Métodos para descargar archivos GRATIS desde Usenet


Métodos de descarga de binarios (archivos) GRATIS utilizando Usenet:

Acceso gratuito a Usenet.
Just4Today.net [Review]

Desde el navegador web (cliente de binarios basado en web).
UsenetStorm.com [Tutorial] → NZBLoad.com [Tutorial]

Mediante un ticket premium de un servidor de pago y su programa gestor de descargas Usenet.
Gigaflat.com [Tutorial]

Por un período de prueba (trial) desde un servidor Usenet de pago.


 

Methods for downloading binary content (files) for FREE using Usenet:

• Free Usenet access.
→ Just4Today.net [Review]

• Through a standard web-browser (binary client web-based).
→ UsenetStorm.com [Tutorial] → NZBLoad.com [Tutorial]

• Getting premium tickets from a payment server and its Usenet download manager.
→ Gigaflat.com [Tutorial]

• For a trial period from a Usenet payment server.

  •      Using a free trial subscription:
    → GetNZB.es [Tutorial]
  •      Using a limited free trial period:
    → Hitnews.com (3 days / unlimited download)
    → UsenetBucket.com (7 days / 5 GB)
    → Usenet.nl (14 days / 5 GB) [Tutorial] → NewZFinder.com (3 days renewable / unlimited) [Tutorial] → Other free Usenet trials.

 


rminos Usenet / Usenet terms:

Usenet: Short for users network, is one of the oldest platforms served by the Internet. Originally designed at Duke University in 1979 and developed at Duke and North Carolina Universities a year later, its purpose was to exchange text messages between nodes (computers connected to the network). Usenet has grown to a big platform with a wide variety of forums or newsgroups numbering in the tens of thousands.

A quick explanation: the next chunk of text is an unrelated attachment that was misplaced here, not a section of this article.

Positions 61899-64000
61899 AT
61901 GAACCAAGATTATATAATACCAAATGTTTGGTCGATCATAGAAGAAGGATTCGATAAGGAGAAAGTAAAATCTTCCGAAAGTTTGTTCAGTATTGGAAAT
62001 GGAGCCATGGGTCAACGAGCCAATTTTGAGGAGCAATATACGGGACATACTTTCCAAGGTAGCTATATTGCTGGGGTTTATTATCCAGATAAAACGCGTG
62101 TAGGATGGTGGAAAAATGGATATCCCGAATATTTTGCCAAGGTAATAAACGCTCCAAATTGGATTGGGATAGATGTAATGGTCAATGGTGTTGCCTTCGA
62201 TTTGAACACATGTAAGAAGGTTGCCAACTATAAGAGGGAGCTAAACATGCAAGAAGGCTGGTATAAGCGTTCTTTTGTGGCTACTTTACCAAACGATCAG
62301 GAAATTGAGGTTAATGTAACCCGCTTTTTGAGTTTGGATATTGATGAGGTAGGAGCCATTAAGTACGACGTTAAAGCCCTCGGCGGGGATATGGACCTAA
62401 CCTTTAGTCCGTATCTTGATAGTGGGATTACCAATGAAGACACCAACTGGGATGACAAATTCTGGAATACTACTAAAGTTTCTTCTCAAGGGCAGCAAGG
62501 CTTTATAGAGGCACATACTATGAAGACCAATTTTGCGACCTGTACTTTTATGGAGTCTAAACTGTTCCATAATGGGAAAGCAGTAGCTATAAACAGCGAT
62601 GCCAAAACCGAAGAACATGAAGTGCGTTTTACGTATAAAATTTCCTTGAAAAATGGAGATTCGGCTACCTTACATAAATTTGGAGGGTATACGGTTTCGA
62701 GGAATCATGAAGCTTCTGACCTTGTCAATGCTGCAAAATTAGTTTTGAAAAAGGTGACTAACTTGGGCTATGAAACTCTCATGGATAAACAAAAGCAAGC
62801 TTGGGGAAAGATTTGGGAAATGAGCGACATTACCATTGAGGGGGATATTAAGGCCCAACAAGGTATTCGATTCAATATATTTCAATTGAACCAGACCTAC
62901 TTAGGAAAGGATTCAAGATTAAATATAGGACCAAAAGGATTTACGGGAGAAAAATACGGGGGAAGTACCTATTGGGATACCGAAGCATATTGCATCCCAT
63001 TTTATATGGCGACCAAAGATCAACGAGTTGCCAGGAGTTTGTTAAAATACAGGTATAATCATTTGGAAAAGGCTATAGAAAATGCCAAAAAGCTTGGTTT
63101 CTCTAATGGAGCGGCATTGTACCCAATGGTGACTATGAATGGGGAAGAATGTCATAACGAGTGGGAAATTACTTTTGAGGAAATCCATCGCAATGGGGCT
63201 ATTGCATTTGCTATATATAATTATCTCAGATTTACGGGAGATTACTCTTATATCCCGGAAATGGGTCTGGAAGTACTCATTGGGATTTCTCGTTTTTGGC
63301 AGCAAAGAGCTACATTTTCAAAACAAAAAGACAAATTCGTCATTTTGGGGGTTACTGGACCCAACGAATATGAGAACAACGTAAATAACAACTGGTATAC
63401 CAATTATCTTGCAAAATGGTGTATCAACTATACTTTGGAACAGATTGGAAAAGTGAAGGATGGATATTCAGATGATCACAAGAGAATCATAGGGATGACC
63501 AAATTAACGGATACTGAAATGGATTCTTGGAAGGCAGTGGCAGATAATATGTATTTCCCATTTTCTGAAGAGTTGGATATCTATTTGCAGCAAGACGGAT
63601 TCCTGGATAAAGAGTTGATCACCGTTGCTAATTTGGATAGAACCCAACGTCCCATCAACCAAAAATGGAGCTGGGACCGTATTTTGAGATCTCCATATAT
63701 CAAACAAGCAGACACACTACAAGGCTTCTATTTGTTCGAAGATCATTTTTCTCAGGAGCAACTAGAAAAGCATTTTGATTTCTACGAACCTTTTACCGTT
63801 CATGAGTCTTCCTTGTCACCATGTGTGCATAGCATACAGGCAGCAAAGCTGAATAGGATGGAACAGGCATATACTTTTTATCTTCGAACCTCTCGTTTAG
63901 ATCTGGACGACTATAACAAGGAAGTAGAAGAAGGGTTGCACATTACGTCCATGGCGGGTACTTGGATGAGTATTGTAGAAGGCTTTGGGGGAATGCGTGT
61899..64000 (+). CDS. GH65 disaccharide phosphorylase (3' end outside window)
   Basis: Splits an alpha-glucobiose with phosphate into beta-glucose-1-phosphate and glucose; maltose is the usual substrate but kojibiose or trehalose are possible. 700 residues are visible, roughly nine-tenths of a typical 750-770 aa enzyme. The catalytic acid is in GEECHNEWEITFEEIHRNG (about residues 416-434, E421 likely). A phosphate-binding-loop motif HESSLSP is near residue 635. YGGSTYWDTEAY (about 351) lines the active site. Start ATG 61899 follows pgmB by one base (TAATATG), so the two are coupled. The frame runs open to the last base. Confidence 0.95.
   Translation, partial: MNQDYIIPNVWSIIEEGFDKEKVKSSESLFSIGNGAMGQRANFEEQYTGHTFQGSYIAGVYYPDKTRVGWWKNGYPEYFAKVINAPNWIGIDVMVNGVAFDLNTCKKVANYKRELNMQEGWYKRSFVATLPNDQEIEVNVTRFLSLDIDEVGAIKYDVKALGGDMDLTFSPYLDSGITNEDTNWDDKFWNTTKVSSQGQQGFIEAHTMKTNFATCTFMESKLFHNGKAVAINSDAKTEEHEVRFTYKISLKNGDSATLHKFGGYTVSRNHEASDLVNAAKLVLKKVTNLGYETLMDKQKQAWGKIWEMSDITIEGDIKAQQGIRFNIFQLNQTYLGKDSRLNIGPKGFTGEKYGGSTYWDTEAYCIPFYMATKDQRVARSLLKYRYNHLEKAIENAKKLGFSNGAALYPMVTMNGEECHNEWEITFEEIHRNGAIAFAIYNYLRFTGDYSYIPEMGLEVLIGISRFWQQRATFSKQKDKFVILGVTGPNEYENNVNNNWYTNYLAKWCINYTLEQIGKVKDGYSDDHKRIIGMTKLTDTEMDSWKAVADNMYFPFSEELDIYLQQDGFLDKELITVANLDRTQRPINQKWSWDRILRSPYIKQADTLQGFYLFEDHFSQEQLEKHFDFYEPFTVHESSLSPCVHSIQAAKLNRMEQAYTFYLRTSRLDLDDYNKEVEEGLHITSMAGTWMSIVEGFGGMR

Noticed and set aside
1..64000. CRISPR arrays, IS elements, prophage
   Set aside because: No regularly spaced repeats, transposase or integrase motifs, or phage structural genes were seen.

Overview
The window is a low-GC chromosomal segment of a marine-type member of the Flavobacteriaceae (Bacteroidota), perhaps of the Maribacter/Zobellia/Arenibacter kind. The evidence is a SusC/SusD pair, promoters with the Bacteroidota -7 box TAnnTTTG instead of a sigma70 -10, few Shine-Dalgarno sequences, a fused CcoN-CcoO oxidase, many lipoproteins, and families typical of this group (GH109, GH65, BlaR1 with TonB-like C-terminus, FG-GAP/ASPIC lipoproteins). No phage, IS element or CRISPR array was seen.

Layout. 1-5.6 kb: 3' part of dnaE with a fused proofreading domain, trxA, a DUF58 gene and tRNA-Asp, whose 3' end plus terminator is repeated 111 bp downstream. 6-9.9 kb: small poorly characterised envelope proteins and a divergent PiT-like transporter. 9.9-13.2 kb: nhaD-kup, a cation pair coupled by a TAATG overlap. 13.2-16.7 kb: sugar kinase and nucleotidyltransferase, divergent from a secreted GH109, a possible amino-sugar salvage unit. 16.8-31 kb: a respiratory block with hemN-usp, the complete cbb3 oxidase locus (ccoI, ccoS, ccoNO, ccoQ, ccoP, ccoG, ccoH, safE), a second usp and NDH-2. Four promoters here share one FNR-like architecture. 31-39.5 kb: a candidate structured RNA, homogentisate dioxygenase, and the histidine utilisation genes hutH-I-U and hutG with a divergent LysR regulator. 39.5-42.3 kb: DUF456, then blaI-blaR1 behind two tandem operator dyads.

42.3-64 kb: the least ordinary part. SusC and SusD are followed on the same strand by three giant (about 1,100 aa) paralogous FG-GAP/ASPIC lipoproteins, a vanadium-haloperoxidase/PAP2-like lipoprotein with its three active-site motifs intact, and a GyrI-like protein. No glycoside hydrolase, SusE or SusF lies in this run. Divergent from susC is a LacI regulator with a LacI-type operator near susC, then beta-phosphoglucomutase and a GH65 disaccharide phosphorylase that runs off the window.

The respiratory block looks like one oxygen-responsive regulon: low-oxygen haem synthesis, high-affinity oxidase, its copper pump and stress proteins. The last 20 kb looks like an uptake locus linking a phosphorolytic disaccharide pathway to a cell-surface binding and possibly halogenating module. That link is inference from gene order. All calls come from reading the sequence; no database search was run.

Today Usenet is still used as a big bulletin board, in additional it is also used for data transfer by using Binary Files often in a compressed format like RAR or ZIP. A Binary file is a general term for a container. Binary Files can contain everything from movies, music, graphics to standard text documents.

Newsgroups: Are similar to the bulletin board systems (BBSs) of the 1980s. Posts or messages sent to the newsgroup appear threaded in sequential order. A new thread begins when a member starts a new discussion topic. All members can read all threads and participate by adding their own replies or simply lurking.Binary newsgroups are strictly for posting binary files. Binary files are non-textual files, most often programs, graphics, music or multimedia content in compressed formats such as RAR files. Binary files are uploaded by members and available to any interested party. Binary newsgroups also have dedicated topics that relate to the types of binaries uploaded to the group.

NZB file: NZB is an XML-based file format for retrieving posts from Usenet. Each Usenet message has a unique identifier called the ‘Message-ID’. When a large file is posted to a Usenet newsgroup, it is usually divided into multiple messages (called segments or parts) each having its own Message-ID. An NZB-capable Usenet client will read all needed Message-ID’s from the NZB file, download them and decode the messages back into a binary file.

PAR file: When dealing with allot of different servers sometimes a newpost can be damaged or transferred in a incorrect way. By using the PAR files you can repair these newsposts that were damaged. In this way you do not need to download everything once again. A good program to handle PAR files is QuickPar.